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TRADE POLICY REVIEW: ZAMBIA
23 and 25 October 2002

Concluding remarks by the Chairperson

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See also:
Press release: Liberalization consolidated but macroeconomic performance weak


This meeting to review Zambia's trade-related policies has been a lively one, reflecting the high degree of interest among the Members. A warm welcome was given to the Zambian delegation that contained several officials from Lusaka. Members commended Zambia on its continuing commitment to economic liberalization. They observed how difficult this had been, given the health problems, the recurrence of drought, the declining terms of trade, and high production costs. Members pointed out how serious were the difficulties in the copper industry, the backbone of the economy of Zambia, a landlocked country. Noting that the reforms had not yet borne much fruit, Members saw hope in Zambia's qualification for debt relief under the Enhanced HIPC initiative and the continued implementation of its Poverty Reduction Strategy. Good governance, improved competitiveness, economic diversification and continued structural reforms might help.

Members stressed that Zambia, like many other developing countries, was struggling with how best to integrate into the global economy. They recognized the importance of the Doha Development Agenda to Zambia, particularly in agriculture. Attention was given to Zambia's continuing need for trade-related technical assistance, with special mention of areas such as standards, sanitary and phyto-sanitary measures, and supply-side constraints. Although Members recognized the importance of regional integration in expanding trade, they expressed concern about Zambia's membership in several overlapping trade agreements, including the Common Market for Eastern and Southern Africa (COMESA), and the Southern African Development Community (SADC). They encouraged Zambia to take greater advantage of non-reciprocal preferential access granted by some Members.

Zambia was commended for having made a serious effort to remove WTO inconsistent measures identified during its first Trade Policy Review. Members encouraged Zambia to improve its binding commitments by increasing their coverage on non-agricultural products, and reducing the gap between bound and applied rates. Further rationalization of import taxation would reduce the widespread use of duty and tax concessions. Members sought further information about Zambia's public procurement regime, including its National Tender Board, and encouraged it to speed its membership in the Plurilateral Agreement on Government Procurement.

Noting that protection of intellectual property rights could help to attract foreign direct investment, Members encouraged Zambia to fully implement its intellectual property obligations within the timeframe prescribed by the TRIPS Agreement. Zambia's struggle with health problems was pointed out as an example of the problems faced by WTO Members with insufficient or no manufacturing capacities in the pharmaceutical industry. Therefore, some Members urged that a decision be expeditiously reached on the compulsory licensing access to medicines.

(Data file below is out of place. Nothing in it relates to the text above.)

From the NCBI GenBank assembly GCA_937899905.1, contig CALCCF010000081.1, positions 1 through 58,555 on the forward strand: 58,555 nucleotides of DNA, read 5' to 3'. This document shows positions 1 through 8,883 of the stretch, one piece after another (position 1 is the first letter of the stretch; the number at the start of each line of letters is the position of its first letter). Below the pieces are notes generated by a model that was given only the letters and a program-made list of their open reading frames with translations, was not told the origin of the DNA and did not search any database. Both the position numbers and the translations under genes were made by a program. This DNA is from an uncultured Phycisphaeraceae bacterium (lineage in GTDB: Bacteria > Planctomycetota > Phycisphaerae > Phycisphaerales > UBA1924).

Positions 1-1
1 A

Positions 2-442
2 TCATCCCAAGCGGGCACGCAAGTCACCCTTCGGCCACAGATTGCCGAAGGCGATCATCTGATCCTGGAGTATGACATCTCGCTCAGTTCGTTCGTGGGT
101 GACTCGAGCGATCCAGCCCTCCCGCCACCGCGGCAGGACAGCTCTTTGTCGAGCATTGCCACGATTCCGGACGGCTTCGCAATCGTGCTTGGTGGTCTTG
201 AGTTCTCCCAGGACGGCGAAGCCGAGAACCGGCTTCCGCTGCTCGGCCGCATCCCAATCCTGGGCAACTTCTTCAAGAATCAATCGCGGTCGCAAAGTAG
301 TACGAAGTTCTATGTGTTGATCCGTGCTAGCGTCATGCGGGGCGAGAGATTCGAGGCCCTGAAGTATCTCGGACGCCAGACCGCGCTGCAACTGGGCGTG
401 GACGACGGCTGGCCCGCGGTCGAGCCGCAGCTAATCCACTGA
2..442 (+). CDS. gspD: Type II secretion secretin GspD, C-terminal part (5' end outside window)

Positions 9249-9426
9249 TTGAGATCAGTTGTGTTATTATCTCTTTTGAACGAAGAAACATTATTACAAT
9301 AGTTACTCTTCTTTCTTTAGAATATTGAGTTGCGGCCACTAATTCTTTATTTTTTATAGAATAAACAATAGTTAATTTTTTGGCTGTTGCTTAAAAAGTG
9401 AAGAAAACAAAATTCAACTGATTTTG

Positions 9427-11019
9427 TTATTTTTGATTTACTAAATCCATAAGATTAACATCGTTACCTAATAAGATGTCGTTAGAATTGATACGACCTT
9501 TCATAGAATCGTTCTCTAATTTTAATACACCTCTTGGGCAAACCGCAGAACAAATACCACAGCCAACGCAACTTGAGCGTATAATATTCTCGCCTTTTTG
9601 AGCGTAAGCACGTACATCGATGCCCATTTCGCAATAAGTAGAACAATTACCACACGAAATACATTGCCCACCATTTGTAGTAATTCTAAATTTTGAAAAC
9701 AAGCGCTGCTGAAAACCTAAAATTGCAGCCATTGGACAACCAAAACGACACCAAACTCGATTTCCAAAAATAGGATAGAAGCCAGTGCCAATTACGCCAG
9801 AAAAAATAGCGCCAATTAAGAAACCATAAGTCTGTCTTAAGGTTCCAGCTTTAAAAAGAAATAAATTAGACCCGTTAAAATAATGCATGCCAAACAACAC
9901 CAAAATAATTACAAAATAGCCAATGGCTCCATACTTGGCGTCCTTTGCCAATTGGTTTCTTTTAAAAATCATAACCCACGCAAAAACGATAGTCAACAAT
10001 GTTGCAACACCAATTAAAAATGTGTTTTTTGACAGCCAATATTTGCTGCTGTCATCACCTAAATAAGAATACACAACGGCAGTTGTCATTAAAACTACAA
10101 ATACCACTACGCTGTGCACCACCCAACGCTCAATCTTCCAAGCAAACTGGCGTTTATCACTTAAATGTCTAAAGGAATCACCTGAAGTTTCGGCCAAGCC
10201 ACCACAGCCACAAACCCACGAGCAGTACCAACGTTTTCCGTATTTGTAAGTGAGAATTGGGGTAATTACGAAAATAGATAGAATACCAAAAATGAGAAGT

Members noted that Zambia's renewed emphasis on developing its agriculture would contribute to poverty reduction and economic diversification. They sought clarification about Zambia's intentions to create a Crop Marketing Authority. Connected to agriculture were efforts to create manufacturing opportunities to add value to commodities locally. Members noted that residency restrictions were constraining investment, especially in the services sector and raised questions about Zambia's plans for telecommunications, broadcasting, financial services and information technology, in particular.

Members also sought clarification on several specific matters, including
mainstreaming trade into development policy, even without “Pilot Scheme” status in the Integrated Framework;
further liberalization of industrial tariffs;
export bans and controls;
contingency trade remedies;
investment regime in the mining and quarrying sector; and
agricultural policy and environmental concerns.

Members appreciated the responses provided by the delegation of Zambia during the meeting, and looked forward to later replies to some questions.

In conclusion, it is my feeling that this Trade Policy Review has highlighted the commitment of the Zambian authorities to liberalize their economy despite various difficulties. I am pleased that so many Members identified ways in which they were providing trade-related technical assistance to Zambia and their commitment to continue assisting it. Nevertheless, I feel it important to call attention to the supply-side constraints that still need to be addressed. I hope that the Doha Development Agenda will evolve in such a way as to make possible greater access for Zambia's products, and contribute to the diversification of its economy. In sum, further assistance by the international community will help Zambia to fully integrate into the multilateral trading system.